University of Queensland's Largest Partner
‘The IMPACT Centre is University of Queensland’s largest community partner in terms of scale. The IMPACT Centre plays a critical role in the social inclusion agenda of the University through their on-campus workshops and online interviews with our academics and researchers. The centre is a core enabler of our mission “to positively influence society”.
In addition, the IMPACT Centre has developed a pedagogical approach that takes training in critical thinking for school students to a new level of rigour.
Students learn to explicitly articulate complex concepts associated with deductive and inductive forms of reasoning at a surprisingly young age and to transfer those skills to tasks across the curriculum.’
Assoc. Professor Deb Brown University of Queensland
In January 2016, Dr Jim Watterston, Director-General of Queensland’s Department of Education and Training released a communication stating that:
“Building the capability of our teams and leaders will be critical to achieving the best possible education and training outcomes for our students, and to growing our world-class system into one that will serve the needs of learners well into the future.”
In February 2016, Patrea Walton, Deputy Director-General of Queensland’s Department of Education and Training released a communication stating that:
“Ensuring our students are digitally literate and prepared for the future is one of our newest challenges. In recognition of this, the Queensland Government, through Advancing Education, has committed to fast-track the implementation of the Australian Curriculum: Digital Technologies, which includes coding and robotics.”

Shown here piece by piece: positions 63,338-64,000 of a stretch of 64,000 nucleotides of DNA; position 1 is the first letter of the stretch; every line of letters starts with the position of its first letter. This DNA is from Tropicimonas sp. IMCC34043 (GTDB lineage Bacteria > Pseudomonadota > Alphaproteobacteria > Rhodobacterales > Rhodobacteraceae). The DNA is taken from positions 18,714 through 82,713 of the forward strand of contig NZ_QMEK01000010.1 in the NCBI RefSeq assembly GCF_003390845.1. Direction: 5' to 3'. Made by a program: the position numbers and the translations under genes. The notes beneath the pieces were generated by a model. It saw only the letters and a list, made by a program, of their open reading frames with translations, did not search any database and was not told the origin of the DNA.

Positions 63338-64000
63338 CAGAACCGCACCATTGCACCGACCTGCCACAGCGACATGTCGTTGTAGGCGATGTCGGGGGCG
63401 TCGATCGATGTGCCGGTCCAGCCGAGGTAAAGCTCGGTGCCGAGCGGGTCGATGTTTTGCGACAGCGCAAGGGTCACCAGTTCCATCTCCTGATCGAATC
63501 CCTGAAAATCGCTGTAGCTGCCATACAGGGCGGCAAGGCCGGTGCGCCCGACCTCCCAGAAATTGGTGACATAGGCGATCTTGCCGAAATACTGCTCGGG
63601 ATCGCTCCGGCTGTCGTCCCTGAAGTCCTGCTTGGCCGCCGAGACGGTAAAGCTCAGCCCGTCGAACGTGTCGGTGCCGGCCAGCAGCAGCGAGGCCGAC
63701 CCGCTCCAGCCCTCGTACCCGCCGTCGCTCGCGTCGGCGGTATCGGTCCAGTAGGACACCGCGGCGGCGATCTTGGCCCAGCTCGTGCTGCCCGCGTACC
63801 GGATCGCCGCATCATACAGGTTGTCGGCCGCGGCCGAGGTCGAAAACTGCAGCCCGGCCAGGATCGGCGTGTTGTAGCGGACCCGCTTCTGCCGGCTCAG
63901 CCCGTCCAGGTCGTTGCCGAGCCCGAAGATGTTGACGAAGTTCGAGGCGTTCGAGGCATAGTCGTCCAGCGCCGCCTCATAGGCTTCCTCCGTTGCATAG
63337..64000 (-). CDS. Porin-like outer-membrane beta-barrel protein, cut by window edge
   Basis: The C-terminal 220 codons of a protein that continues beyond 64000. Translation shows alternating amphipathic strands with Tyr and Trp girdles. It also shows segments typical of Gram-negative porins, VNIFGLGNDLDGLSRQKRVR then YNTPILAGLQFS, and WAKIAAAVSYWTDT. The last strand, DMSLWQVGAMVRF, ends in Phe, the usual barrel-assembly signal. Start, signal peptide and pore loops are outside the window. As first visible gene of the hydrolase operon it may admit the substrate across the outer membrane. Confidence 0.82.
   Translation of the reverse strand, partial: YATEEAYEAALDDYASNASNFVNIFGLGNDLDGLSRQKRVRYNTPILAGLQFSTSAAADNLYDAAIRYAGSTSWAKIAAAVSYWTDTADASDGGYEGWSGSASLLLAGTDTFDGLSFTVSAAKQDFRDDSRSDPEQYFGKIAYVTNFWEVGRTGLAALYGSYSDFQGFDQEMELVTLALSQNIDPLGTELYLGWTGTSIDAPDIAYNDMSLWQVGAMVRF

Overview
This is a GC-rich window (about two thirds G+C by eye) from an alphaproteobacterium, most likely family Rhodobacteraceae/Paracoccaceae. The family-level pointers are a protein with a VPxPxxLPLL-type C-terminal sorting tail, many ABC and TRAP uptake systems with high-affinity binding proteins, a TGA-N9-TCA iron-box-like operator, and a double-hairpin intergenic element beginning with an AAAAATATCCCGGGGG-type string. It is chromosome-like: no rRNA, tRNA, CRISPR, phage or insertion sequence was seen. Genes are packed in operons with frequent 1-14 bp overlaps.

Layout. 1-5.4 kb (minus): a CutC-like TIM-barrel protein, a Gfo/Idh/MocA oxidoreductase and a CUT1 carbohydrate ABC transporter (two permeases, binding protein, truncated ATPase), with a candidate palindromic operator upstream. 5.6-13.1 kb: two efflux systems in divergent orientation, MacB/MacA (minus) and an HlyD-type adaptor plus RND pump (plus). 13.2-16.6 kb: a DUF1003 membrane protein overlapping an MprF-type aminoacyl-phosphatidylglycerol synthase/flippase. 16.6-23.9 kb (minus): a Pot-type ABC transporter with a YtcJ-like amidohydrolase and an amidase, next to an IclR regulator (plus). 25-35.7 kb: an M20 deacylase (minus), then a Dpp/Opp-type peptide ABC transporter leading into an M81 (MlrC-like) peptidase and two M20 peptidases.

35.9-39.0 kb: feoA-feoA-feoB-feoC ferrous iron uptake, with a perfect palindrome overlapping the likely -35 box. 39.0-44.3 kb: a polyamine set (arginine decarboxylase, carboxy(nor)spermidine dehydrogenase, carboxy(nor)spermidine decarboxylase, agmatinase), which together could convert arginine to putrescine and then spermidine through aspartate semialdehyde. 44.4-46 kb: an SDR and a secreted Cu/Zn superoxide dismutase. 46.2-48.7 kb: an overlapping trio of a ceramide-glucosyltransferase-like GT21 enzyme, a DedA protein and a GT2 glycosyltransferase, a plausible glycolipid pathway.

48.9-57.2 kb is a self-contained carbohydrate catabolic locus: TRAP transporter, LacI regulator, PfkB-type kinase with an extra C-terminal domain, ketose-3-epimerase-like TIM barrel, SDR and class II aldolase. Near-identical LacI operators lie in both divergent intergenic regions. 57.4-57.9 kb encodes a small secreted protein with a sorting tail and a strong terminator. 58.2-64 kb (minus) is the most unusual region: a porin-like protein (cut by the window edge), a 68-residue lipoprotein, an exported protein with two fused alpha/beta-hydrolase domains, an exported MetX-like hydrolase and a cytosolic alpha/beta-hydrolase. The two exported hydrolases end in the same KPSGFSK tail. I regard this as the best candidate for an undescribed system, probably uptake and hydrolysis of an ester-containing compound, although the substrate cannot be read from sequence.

Find out more about the IMPACT Centre’s STEM projects for students.
A peer-reviewed and published research paper states that:
“The review of relevant literature indicates that there is no other equivalent program in the world. Traditional barriers to student and professional learning such as access to expertise, quality digital resources and meaningful collaboration with peers are overcome . . . Importantly, this program is directly delivered to students, impacting on their confidence and achievement.”
Read the Project 600 research paper( http://research-hub.griffith.edu.au/display/ndcf0c66d96053049734e774166677bab ), published by Griffith University’s Research Hub.
In November 2015 the Education Council, through ACARA, released the 2014 NAP–ICT Literacy Report demonstrating a decline in student performance in the NAP–ICT Literacy proficiency standards.
In a Media Release the Queensland Education Minister, the Hon Kate Jones MP stated:
“There is a risk that, as students increase their use of digital technology, assumptions will be made about their level of ICT expertise and knowledge . . . ICT literacy is vital for students to participate in a world that is dependent on these technologies. Students cannot reach the proficiency standard required in this assessment simply by using their own personal devices.”